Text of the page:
How would you define “the state of student journalism?” That’s the topic I reflected on for a recent presentation, and wow, it’s a big one.
I spoke to a group of student journalists over the weekend at the Nieman Foundation’s Georges Conference on College Journalism. I’d traveled to the conference in Cambridge, Massachusetts, two years ago for a similar presentation; this time, I spoke on Zoom from my bedroom-turned-office.
Putting together the presentation gave me a chance to step back from the week-to-week of writing this newsletter and really think about what the past year has looked like for student journalists. I narrowed down the “state of student journalism” to four challenges I see student newsrooms around the country facing:
- Losing print revenue and figuring out online sustainability: Perhaps the biggest challenge facing every newspaper in the last decade, not just student newspapers.
- Censorship from schools and pushback from administrators: A perennial issue for student journalism, which also applies to the lack of information schools released during the pandemic.
- A lack of diverse voices and distrust from the community: The pipeline of student newsrooms to professional newsrooms needs to widen for the journalism industry to become more inclusive and representative.
- Filling in the gaps to cover local communities: As local newspapers continue to shrink or close entirely, where do student publications fit in?
In the face of these challenges, student newsrooms are innovating and creating a new future for the profession. Professional newsroom leaders need to sit up and pay attention to the initiatives they’re taking: Creating greater transparency around staff and coverage diversity. Capitalizing on competition for innovative fundraising. Finding and filling gaps in community coverage. Addressing burnout and protecting staff mental health.
These issues aren’t unique to student journalism — they affect the whole industry. Student newsrooms are simply often more adept at pivoting and less resistant to the “but that’s the way we’ve always done things” mindset. Talking with this group left me feeling encouraged about the future and eager for the next generation of students to enter professional newsrooms.
What else would you add to this list of challenges and innovations? What would you like to see covered in future newsletter issues? My email inbox is always open: email@example.com.
Tell me about your internship experiences
Last summer, many newsrooms ventured into the world of remote internships for the first time during the pandemic — and while some newsrooms have returned to the office, many will still be hosting remote interns this year. If you’ve done a remote internship in the past year, I want to hear about your experience to help both students and employers figure out what they can do to make the experience as valuable as possible.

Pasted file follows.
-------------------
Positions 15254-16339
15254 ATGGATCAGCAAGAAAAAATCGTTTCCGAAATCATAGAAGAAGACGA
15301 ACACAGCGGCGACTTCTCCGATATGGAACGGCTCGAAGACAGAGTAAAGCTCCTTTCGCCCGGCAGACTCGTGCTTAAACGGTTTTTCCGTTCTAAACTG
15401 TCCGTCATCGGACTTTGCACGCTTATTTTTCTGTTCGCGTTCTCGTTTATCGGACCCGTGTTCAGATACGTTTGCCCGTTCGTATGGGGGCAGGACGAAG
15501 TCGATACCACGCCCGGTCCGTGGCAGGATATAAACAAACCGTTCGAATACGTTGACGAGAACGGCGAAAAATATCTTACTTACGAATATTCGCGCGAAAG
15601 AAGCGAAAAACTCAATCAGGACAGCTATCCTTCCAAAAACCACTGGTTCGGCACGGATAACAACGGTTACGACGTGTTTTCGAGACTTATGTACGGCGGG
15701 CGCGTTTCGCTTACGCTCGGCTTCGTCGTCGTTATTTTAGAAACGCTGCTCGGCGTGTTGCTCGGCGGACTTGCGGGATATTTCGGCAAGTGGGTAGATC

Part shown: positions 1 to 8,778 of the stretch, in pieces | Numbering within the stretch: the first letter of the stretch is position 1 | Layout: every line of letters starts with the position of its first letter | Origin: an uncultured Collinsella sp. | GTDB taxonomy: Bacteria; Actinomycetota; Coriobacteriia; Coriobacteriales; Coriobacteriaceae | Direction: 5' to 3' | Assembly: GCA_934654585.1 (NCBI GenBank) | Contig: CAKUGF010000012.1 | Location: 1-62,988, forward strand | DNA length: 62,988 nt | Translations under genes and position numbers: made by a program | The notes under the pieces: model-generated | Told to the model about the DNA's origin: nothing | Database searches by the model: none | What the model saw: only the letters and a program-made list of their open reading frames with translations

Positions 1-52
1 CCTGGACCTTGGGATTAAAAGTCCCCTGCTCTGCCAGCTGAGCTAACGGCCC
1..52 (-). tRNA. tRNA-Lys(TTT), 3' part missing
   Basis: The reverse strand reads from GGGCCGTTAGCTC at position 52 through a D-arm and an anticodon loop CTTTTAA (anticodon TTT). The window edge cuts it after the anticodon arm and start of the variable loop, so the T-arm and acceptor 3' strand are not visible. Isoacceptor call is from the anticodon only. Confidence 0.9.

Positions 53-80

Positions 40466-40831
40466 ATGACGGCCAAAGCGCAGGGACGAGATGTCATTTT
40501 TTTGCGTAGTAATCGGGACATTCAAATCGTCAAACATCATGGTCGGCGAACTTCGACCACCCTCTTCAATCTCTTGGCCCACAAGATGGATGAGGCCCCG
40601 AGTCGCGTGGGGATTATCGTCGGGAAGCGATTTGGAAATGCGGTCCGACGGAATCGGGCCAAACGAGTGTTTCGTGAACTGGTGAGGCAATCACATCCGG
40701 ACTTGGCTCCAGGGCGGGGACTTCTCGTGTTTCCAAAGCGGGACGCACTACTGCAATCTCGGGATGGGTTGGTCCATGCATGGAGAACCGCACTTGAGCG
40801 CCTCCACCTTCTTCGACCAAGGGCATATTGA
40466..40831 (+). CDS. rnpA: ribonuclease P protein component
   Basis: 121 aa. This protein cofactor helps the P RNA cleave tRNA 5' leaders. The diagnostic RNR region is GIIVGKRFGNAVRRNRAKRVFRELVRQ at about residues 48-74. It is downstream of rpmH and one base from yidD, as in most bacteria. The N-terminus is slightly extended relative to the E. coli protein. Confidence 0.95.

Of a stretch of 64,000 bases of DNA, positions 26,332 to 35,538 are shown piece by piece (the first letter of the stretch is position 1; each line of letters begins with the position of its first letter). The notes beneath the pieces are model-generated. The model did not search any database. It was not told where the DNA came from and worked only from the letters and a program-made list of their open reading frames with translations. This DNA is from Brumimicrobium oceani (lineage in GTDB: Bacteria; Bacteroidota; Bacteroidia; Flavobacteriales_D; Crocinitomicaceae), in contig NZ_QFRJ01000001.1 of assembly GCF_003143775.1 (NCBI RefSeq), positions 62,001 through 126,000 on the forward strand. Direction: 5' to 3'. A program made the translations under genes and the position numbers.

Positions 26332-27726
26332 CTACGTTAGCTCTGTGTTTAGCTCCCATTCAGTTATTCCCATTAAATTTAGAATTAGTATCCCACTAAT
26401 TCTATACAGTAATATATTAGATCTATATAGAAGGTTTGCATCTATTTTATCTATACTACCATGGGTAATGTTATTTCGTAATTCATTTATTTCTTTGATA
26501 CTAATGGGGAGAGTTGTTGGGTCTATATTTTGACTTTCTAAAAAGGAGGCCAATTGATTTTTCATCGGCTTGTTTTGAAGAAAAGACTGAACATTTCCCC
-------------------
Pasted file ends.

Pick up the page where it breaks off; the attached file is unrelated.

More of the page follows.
Email me at firstname.lastname@example.org with a paragraph or two responding to the following. I’ll feature a selection of responses in an upcoming newsletter.
- What worked well during your remote internship?
- What advice would you give students entering remote internships this summer?
- What did your internship coordinator do to make the remote experience valuable?
A Poynter opportunity for college newsrooms
From my editor, Barbara Allen:
Applications are now open for the Poynter College Media Project.
This year’s one-semester program will offer five independent student media organizations the chance to work with Poynter to investigate an issue on campus. If selected, your school will also receive a $1,500 grant to pursue the project, and all the help Poynter can throw at you. Thanks to a grant from the Charles Koch Foundation, the program will be offered at no change to the five schools selected.
You can read all the details here. As for what we’re going to be looking for in an applicant: What will help is having a well-thought-out local project that will stand out from other entries. We want to hear from newspapers, TV stations, radio stations — anything that’s student-run and produces real news.
Opportunities and trainings
- Poynter’s internship database lists paid newsroom internships at publications around the country.
- This public list of journalism conferences tracks what’s coming up, with helpful links and registration deadlines.
- Students of color, apply for a fellowship to this summer’s IRE Conference by April 19.
- Apply for the Native American Journalism Fellowship and a scholarship opportunity by April 30.
- Apply for the Asian American Journalists Association’s scholarships or Voices fellowship program.
- College students, the Dow Jones News Fund wants to pay for your registration to journalism conferences. Apply by May 1.
- High school seniors, apply for scholarships from Quill and Scroll by May 15.
- High school students, apply for Poynter’s online summer program by May 17.
💌 Last week’s newsletter: Student newspapers raise more than $90,000 in fundraising challenge
📣 I want to hear from you. What would you like to see in the newsletter? Have a cool project to share? Email email@example.com.